For a more organic approach to weed control, you could try a different groundcover as an alternative to grass instead, such as a clover lawn. 

3. De-thatch 

Dethatching a lawn with a rake

(Image credit: Getty)

Similar to the way the term thatching is used in the context of roofing, thatching in your lawn is just a matted layer of organic matter that accumulates around the base of your grass. 'De-thatching is about removing that layer of organic matter at ground level in order to provide space for your grass to spread out and create a lush, even layer,' Ryan explains. 

The easiest way to de-thatch a small garden lawn is with a regular garden rake, although you could use a de-thatching machine such as this one, from Amazon. 'De-thatching will also improve water and nutrient movement into the soil and encourages new growth,' adds Tony.

4. Fertilize

Just as some plants need regular fertilizing, your lawn will benefit from an occasional feed, too. 'Adding nutrient-rich substances (fertilizers) to your lawn will promote healthy growth,' Tony says. 'The three main nutrients found in fertilizers are nitrogen, phosphorus, and potassium, each serving a specific purpose for the health of the grass.' 

A potassium-based fertilizer like this one Amazon is a good way to keep your lawn healthy during winter, but make sure you do your research to understand which type is best for your lawn and when to apply it.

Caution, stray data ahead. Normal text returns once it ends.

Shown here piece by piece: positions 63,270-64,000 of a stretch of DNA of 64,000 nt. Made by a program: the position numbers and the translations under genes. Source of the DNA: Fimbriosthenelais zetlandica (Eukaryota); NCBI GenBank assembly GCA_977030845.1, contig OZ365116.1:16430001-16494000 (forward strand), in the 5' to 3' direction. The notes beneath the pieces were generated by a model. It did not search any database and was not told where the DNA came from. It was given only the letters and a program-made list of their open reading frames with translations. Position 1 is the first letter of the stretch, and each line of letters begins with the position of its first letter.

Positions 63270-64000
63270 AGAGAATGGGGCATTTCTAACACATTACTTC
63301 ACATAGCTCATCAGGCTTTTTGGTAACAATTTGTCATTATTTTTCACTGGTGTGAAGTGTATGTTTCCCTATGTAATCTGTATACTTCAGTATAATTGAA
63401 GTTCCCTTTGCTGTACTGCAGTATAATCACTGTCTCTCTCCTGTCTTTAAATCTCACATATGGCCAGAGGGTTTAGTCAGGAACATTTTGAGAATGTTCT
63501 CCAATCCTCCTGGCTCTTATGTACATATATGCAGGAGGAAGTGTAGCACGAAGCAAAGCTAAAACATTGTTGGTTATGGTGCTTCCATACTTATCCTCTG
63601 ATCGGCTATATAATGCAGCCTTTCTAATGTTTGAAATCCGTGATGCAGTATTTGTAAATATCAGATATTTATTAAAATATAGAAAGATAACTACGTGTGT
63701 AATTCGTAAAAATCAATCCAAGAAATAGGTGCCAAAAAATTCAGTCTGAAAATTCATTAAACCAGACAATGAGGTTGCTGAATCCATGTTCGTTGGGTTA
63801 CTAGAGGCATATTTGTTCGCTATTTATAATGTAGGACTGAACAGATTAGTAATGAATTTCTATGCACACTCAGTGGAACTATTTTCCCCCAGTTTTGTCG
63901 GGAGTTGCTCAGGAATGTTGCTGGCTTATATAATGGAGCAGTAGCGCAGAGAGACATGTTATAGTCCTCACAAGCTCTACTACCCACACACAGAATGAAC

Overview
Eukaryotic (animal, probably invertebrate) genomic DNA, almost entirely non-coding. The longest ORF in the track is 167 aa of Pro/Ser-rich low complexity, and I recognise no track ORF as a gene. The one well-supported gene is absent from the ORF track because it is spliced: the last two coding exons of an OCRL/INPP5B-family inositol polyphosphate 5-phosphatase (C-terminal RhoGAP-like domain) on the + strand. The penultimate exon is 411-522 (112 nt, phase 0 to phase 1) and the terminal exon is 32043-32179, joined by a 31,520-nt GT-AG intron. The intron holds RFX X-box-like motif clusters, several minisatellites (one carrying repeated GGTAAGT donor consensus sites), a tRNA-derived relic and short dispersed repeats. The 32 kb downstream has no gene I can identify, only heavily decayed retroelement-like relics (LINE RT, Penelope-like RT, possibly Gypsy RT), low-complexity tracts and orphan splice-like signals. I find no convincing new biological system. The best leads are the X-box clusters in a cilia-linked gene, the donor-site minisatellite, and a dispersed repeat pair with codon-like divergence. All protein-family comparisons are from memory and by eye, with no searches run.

5. Irrigation 

A sprinkler on a lawn

(Image credit: Getty)

Wondering if you should water your lawn? The short answer is yes, especially during summer. Irrigation is just a fancy term for watering, and the best way to give your lawn a drink is with a sprinkler system. 'The amount and frequency of watering, however, will depend on the type of grass and the climate in which you live,' notes Tony. 

6. Liming 

'Liming is the process of raising a lawn’s soil pH level when it is too acidic,' explains Jeremy Yamaguchi, lawn care expert and founder of Lawn Love. 'The process of liming generally requires you to first dethatch and then aerate, followed by applying lime (pelletized or liquid) to the lawn and then watering it.'  This lime for lawns on Amazon is ideal.

If your lawn is too acidic, it's likely your grass is looking yellow and limp, with patchy spots in places. As Tony notes: 'In such cases, liming your lawn can improve the availability of essential nutrients and enhance grass growth.' You probably don't need to worry about liming your grass in the heat of summer, but it's a good gardening task to do before winter creeps up on us. 

7. Overseed

A lawn with seeds

(Image credit: Alamy)

Overseeding is a technique used to fix patchy and lackluster lawns. As the name suggests, it simply involves sowing new seeds over an existing lawn for denser growth. 'The process is used to improve your lawn's density or introduce a more resilient species of grass,' says Tony. 'This is often done in combination with aeration or scarification.'